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Disneyland Home Videos from 1955 – Spectacular New Video

Disneyland 1955

Major kudos to the Disney History Institute for their latest contribution to our knowledge of early Disneyland. They’ve compiled a video of color footage from 1955. The video is more than just home movies edited together, it reveals how the park would have looked to the typical guest.

It’s really worth going back and viewing again. Here’s a list of 14 things you may have overlooked in your initial viewing.

BoingBoing reader Greg did us all a great service by pulling down frames from the video and stitching together a panorama of Town Square as it apppeared in the video.

Man, I wish I had a time machine right now. But this video is the next best thing. What is your earliest memory of Disneyland?

3 thoughts on “Disneyland Home Videos from 1955 – Spectacular New Video”

  1. 1972: I was 7 and my family lived in the suburbs of Chicago, IL. That summer, my dad had to take a business trip to California and he took all of us, my mom, my three brothers and I, with him. We flew to San Francisco (those were the days of United Airlines 747 non-stops between Chicago and the west coast with the lounge on the upper deck of the plane, etc) and after a couple of days there and driving south, we wound up at Disneyland for three days, stayed in the Disneyland Hotel, divvied up E-tickets to ride the better rides. Little did I know that three years later, we’d move first to California and Disneyland would become an emblem of my childhood.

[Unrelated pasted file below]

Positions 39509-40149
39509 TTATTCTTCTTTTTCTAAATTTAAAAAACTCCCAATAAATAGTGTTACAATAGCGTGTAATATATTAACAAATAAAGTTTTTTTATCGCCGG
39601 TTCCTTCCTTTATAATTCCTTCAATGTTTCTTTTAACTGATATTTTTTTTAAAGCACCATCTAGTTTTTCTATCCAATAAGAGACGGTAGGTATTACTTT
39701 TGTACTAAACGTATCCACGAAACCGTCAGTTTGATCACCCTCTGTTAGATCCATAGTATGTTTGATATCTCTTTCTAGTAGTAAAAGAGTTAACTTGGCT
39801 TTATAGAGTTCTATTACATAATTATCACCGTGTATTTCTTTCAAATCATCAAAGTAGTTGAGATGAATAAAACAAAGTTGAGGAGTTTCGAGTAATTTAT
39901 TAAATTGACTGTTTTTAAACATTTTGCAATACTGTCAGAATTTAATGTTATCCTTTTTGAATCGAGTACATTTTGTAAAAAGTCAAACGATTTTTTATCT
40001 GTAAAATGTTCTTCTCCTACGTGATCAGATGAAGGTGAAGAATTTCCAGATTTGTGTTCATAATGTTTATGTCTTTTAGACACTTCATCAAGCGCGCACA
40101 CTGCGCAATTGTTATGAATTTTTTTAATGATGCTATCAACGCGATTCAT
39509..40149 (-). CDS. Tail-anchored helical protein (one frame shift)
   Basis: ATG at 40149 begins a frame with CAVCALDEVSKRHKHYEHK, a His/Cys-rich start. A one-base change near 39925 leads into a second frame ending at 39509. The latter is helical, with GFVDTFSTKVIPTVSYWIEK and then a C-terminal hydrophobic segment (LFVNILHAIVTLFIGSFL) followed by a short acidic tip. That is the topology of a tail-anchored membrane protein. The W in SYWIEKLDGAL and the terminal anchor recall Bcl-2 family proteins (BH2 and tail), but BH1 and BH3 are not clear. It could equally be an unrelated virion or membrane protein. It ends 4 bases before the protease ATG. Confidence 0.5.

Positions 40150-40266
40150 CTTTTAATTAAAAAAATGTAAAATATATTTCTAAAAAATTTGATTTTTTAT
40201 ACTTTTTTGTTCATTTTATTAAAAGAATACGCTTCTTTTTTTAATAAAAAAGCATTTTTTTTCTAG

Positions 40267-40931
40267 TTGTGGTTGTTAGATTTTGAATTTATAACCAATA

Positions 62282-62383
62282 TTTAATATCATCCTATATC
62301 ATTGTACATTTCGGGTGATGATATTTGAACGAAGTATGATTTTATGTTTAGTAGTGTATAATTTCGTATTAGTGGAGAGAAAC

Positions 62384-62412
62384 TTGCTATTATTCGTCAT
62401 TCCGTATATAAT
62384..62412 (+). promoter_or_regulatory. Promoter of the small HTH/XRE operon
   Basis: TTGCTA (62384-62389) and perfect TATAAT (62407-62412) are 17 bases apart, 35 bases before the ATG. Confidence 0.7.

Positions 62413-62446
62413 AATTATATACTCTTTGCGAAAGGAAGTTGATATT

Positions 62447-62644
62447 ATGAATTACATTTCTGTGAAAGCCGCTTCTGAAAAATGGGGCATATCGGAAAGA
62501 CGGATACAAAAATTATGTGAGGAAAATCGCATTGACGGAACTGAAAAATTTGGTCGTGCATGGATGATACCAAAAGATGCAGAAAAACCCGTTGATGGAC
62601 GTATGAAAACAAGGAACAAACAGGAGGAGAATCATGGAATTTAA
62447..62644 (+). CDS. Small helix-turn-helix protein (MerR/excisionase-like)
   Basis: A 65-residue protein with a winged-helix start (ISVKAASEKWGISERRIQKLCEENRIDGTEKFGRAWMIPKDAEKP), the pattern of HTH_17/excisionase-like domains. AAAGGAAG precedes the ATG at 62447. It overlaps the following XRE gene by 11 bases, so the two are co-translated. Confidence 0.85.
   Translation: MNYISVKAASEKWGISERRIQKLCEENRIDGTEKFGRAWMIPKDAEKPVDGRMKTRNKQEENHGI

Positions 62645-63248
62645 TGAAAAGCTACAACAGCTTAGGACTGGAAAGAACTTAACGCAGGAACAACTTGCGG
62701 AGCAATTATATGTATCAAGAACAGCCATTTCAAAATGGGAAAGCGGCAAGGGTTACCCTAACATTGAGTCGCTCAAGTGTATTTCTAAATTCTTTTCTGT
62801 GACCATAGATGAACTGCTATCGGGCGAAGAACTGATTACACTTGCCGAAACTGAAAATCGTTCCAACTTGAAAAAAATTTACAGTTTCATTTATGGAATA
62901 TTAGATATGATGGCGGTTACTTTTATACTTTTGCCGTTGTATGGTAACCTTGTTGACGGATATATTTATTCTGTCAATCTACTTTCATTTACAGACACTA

2. I was in Disneyland ads as a child in the late 1950’s. If anyone has links to those I’d love to know.

  3. When I was nearly 7 years old, my family watched the live on TV grand opening, which then was broadcast in glorious black and white. Then actor Ronald Reagan was one of the many Hollywood co-hosts for the show.
    About a week later we drove down the newly opened Santa Ana Freeway, past the many orange groves .soon to be taken out by all of the development that followed Disneyland.
    Admission that first year was 1 dollar. That’s not a typo, it was just 1 dollar. Tickets for the rides were sold separately, none (if I remember correctly) cost more than 25 cents. Walt Disney wasn’t out to empty your bank accounts on every visit like the corporation does today.
    I remember those long gone rides (most of which only lasted a year) like the Phantom Boats, Stagecoaches, Capt. Hook’s Pirate Ship, etc. that you see in that home movie. There was still a lot to finish when it opened. At least half of Tomorrowland wasn’t ready for visitors yet. The back part of Fantasyland still had chainlink fences covering the unfinished portions.
    But overall it was magical to this child and the rest of his family. My favorite ride then (and still one of my favorites) was “Mr Toad”. What a day!

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